While the number of licensed foster homes in rural Nevada has decreased dramatically, the number of children in care has not. (Getty Images)
Over the last 5 years, the total number of licensed foster homes in Nevada has decreased by 42%, from 2054 in 2018 to 1,184 in 2022, according to data from the Who Cares project which tracks the number of foster homes nationwide.
But while the number of licensed foster homes has decreased dramatically, the number of children in care has not — 4,712 children were in foster care in 2018 and 4,111 children were in foster care in 2022, according to the data.
The Nevada Division of Child and Family Services (DCFS) is working to recruit more foster parents in rural areas through an eight-week-long online training session starting July 11.
“Rural foster parents play an important role in providing safety and stability in a child’s life,” said Kevin Quint, Clinical Program Manager with DCFS in a statement announcing the program.
A shortage of licensed foster care homes is felt everywhere in the state, but it can be particularly challenging for the 400-450 children who are in foster care in rural Nevada — which had 220 licensed fosters homes before the covid-19 pandemic and now has 100, leaving the providers in the rural communities to place children in other communities or even hotel casinos, according to KFF Health News.
“DCFS attempts to place the child(ren) in the closest placement to their county of origin. When considering placement, DCFS must ensure they find a home that matches the number of children, ages, and needs consideration If the neighboring county is close enough, there may be resources to maintain the child’s school of origin, services, and hobbies, but if it is too far of a distance, the child’s school and services will need to be transitioned to the new county.”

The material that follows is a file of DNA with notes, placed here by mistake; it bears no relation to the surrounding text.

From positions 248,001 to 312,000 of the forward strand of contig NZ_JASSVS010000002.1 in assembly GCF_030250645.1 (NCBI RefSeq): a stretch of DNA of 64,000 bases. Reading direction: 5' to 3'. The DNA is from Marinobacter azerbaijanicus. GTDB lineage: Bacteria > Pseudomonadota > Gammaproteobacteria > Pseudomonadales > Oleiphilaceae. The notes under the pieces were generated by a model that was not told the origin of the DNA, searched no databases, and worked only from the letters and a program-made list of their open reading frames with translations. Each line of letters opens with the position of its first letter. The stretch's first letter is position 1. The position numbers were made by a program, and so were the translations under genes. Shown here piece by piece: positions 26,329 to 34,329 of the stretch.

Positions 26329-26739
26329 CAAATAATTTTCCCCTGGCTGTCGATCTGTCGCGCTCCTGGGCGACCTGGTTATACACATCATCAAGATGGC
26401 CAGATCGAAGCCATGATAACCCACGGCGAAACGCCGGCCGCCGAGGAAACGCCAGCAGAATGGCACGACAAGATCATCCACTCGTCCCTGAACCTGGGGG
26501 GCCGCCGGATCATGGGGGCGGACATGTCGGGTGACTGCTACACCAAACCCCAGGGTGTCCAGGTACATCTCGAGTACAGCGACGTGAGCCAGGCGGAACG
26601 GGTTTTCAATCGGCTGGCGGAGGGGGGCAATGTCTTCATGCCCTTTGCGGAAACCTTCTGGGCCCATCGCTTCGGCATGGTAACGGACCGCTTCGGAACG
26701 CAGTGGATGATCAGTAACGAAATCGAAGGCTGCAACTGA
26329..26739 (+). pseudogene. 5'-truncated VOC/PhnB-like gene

DCFS didn’t provide data on how many children in rural Nevada are placed outside of the county they live in.
A multitude of reasons contributed to the decrease in foster homes, including some foster parents moving out of state. Foster homes not having enough space, or foster parents discontinuing the practice after serving for years have also contributed to the decline in the number of homes, according to DCFS. The pandemic made recruiting new foster parents a challenge, the division added.
Neglect accounts for 61.2% of children in rural Nevada entering foster care with the average length of stay being a year and eight months, according to the 2022 DCFS Data Book.
While DCFS didn’t provide specific data for rural Nevada, 30.4% of all children in Nevada are reunited after being removed and placed in foster care.
Clark and Washoe Counties license foster parents separately from the rest of the 15 counties in Nevada, which DCFS oversees.
While homes for all gender and ages are needed in rural Nevada there is a more pronounced shortage of homes for teens, children who are medically fragile, part of the LGBTQ+ community, or have a large age gap between siblings.
Rural foster parents can be single or married, work full or part-time, and rent or own a home. Foster parents also receive a stipend to help with food, housing, clothing, and educational supplies.
For rural Nevadans interested in becoming foster parents, DCFS online training sessions will be held twice a week from July 11 through August 3, 2023, from 6 p.m. to 9 p.m. on Tuesdays and Thursdays.
After the training, those interested can complete the rest of the licensing process, which includes a background check and participation in a home study with DCFS to ensure the home and family are a good fit for a child in foster care.
Our stories may be republished online or in print under Creative Commons license CC BY-NC-ND 4.0. We ask that you edit only for style or to shorten, provide proper attribution and link to our web site. Please see our republishing guidelines for use of photos and graphics.